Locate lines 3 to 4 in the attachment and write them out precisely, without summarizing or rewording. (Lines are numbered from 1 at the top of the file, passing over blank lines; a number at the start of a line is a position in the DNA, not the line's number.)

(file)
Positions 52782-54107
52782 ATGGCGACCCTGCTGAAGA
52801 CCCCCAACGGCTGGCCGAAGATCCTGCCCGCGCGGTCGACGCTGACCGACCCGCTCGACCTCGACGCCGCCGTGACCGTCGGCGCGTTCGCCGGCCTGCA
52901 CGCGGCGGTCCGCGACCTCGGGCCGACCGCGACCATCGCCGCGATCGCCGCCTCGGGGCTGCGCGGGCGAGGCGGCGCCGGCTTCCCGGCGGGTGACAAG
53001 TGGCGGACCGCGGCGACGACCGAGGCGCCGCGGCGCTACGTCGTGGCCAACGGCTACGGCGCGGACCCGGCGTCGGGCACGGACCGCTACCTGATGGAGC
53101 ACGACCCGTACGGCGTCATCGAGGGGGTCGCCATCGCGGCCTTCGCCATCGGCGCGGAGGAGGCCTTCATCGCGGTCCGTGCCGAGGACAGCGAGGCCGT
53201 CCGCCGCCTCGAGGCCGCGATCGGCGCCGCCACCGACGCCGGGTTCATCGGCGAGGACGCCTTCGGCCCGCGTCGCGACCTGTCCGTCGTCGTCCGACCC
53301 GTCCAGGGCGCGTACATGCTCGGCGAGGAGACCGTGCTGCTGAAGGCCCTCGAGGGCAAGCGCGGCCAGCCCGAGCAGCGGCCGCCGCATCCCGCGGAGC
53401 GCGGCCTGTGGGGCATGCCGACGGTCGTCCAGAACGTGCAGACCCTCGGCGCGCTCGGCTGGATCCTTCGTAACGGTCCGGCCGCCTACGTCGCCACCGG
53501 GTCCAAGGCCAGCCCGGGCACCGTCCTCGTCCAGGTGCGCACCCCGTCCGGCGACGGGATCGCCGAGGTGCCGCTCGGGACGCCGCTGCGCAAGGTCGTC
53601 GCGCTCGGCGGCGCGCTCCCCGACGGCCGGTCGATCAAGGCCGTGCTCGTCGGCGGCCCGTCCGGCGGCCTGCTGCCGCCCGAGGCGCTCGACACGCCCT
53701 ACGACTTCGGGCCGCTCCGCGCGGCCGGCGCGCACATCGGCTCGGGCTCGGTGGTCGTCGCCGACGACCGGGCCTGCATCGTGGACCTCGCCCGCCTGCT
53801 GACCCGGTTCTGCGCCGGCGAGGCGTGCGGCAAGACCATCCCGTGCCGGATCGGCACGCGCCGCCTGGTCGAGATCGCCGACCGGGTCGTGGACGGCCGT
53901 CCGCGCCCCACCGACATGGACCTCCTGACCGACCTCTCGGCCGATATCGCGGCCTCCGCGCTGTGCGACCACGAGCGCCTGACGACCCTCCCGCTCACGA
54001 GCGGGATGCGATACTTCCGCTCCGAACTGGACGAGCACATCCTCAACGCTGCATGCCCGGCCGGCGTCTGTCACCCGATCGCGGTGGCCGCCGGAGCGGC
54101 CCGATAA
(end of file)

52801 CCCCCAACGGCTGGCCGAAGATCCTGCCCGCGCGGTCGACGCTGACCGACCCGCTCGACCTCGACGCCGCCGTGACCGTCGGCGCGTTCGCCGGCCTGCA
52901 CGCGGCGGTCCGCGACCTCGGGCCGACCGCGACCATCGCCGCGATCGCCGCCTCGGGGCTGCGCGGGCGAGGCGGCGCCGGCTTCCCGGCGGGTGACAAG